The Law on Capital Gains Tax

By an amendment introduced to the Income Tax Act by the Finance Act of 2014 Capital Gains Tax (CGT) was re-introduced in Kenya. The tax, which had been suspended in 1985, is chargeable on the whole of the gain or profit made on the transfer of property situated in Kenya – it’s the gain made that’s taxed, not the entire transfer value. The burden of declaring and paying the tax liability is on the beneficiary of the gain who, in the case of a transfer of property, is the transferor.

Administration of CGT is currently governed by the Income Tax Act and the Tax Procedures Act.

Computation of Capital Gains Tax

The rate of CGT is 5% of the net gain made on a transfer.  The net gain is computed by deducting the adjusted cost of acquisition of the property from the transfer value.

The transfer value is the consideration for transfer of the property, that is, sales proceeds less incidental costs (such as legal fees, valuation fees, stamp duty payments and advertisement costs). The adjusted cost is the cost of acquisition or construction of the property and includes the legal and valuation costs incurred.  

It is worth noting that Capital Gains Tax is a final tax and cannot be offset against other taxes payable by the transferor.

Exemptions and exclusions

The law exempts certain transactions from payment of Capital Gains Tax. These exempted transactions include:

  • gains from property transferred by an individual where the transfer value is not more than Kshs. 3,000,000;
  • gains from transfer of agricultural property having an area of less than 50 acres;
  • income that is chargeable to tax under any other provisions of Income Tax Act;
  • gains accruing to a company on a transfer of machinery;
  • transfer of property in exchange for other property that takes place pursuant to a restructuring of a  corporate identity involving one or more companies found by the cabinet secretary in his discretion to be in the public interest; and
  • and gains derived from transfer of a private residence if the individual owner has occupied the residence continuously for the three-year period immediately prior to the transfer concerned.

In addition to exempted transactions, there are transactions that are referred to as excluded transactions, that is, transactions that are not considered transfers of property for purposes of imposition of Capital Gain Tax. They include:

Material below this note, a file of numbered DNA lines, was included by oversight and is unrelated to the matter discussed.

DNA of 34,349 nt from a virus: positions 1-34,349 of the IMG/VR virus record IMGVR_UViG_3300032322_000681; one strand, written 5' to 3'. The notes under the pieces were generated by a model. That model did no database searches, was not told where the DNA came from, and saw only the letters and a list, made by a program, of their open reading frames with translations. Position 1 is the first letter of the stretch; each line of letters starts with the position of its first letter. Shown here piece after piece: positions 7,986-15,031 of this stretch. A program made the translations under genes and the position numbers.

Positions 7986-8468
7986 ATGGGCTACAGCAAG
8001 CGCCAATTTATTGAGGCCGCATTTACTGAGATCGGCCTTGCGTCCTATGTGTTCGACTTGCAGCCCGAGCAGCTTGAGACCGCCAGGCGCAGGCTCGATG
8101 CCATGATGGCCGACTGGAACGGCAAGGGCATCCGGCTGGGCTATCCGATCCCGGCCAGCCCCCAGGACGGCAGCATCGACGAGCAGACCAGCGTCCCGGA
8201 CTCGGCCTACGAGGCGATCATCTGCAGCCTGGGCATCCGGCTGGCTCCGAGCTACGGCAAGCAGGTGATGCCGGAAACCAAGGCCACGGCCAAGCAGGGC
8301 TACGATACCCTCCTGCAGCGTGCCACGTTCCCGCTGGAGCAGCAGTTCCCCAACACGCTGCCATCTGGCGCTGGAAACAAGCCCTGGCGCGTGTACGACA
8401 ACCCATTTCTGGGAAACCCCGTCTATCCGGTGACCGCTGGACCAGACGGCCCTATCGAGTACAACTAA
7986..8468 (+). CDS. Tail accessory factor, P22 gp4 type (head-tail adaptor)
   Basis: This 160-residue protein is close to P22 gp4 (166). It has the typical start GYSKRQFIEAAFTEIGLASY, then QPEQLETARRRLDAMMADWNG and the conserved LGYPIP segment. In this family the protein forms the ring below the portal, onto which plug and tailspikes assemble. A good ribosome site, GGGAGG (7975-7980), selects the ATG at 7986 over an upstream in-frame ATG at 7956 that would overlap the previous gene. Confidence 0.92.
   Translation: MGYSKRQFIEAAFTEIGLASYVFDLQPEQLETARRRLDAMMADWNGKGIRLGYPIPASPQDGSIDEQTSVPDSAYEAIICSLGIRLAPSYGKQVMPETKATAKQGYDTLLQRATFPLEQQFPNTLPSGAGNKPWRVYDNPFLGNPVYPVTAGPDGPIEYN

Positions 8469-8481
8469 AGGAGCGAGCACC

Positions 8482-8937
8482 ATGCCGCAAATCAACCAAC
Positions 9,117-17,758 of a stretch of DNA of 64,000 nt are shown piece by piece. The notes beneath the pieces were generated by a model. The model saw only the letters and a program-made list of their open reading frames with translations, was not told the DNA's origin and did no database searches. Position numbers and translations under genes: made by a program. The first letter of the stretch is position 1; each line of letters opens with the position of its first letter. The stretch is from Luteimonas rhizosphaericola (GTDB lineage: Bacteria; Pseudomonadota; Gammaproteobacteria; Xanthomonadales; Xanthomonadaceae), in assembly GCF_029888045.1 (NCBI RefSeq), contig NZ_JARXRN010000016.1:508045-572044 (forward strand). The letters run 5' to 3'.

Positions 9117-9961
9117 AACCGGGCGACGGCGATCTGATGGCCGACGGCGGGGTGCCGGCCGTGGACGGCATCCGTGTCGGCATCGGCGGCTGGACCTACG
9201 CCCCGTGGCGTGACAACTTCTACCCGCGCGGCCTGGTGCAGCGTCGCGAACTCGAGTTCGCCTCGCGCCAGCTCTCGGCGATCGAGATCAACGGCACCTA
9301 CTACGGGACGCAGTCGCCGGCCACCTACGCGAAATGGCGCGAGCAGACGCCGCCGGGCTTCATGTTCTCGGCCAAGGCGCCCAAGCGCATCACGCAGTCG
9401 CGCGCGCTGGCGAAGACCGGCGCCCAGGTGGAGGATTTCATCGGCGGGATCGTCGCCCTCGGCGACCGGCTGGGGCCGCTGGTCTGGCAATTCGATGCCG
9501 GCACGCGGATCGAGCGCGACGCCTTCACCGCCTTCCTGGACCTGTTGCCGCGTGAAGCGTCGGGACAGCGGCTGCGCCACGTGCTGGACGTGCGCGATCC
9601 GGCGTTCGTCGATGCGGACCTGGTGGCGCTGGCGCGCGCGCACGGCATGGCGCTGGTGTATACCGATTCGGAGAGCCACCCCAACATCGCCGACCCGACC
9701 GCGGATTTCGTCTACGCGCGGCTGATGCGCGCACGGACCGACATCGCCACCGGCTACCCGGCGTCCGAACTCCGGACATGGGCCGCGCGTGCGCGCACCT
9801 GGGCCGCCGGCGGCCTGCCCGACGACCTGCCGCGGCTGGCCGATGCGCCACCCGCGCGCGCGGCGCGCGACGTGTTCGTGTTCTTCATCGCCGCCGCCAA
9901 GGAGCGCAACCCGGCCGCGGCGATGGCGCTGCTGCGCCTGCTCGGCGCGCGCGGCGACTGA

• transfer of property for purposes of securing a debt or loan;
  • transmission of property to heirs upon the death of a property owner;
  • transfer by a personal representative in the course of the administration of the estate of a deceased property owner;
  • vesting of a company’s property in the liquidator of that company by a court order;
  • transfer by a trustee of property to a beneficiary on his becoming absolutely entitled thereto;
  • transfer of assets between spouses or former spouses; transfer to immediate family as part of a divorce or separation agreement; and
  • transfer of property to a wholly family-owned company.

The import of these exemptions and exclusions is that CGD is not payable on gains or profits made on the specified transactions. Nevertheless, the transferor of property must get approval from the Kenya Revenue Authority (KRA) to avoid paying CGT on these transactions. To obtain such approval, th transferor should make an application to the collector.

When is one required to pay Capital Gain Tax?

Paragraph 11A of the Eighth Schedule of the Income Tax Act (‘paragraph 11A’) provides that the due date for Capital Gains Tax is on or before the date of applying for the transfer of property at the Lands Office. Pursuant to this provision, KRA issued a public notice to the effect that, with effect from 1st October 2016, Capital Gains Tax would be required to be paid simultaneously with stamp duty on transfer of property.

The Law Society of Kenya (LSK) filed a constitutional petition (No. 39 of 2017) to challenge that requirement by KRA. The court eventually ruled that paragraph 11A is unconstitutional inasmuch as it limits the right to freely transfer property. We wait to see whether KRA will update its website and systems to allow payment of stamp duty independent of Capital Gains Tax.

Notably, a taxpayer to whom the tax applies may apply in writing to the Commissioner under section 33 of the Tax Procedures Act for extension of time to pay tax. If the Commissioner is satisfied that there is reasonable cause, he may allow an extension of time for payment of the tax or require the taxpayer to pay the tax in such instalments as the Commissioner may determine.

Consequences of non-payment and late payment of Capital Gains Tax

Non-payment of Capital Gains Tax is a criminal offence under section 107 of the Income Tax Act. In addition, KRA may recover the outstanding amount by suing the taxpayer under Section 39 of the Tax Procedures Act.

Late payment of Capital Gains Tax, on the other hand, attracts penalty interest at a rate of 1% per month or part of a month on the amount of tax remaining unpaid. The interest period commences on the date the tax was due and ends on the date the tax is paid. (section 38 of the Tax Procedures Act)


By the Real Estate team – Mboya Wangongu & Waiyaki


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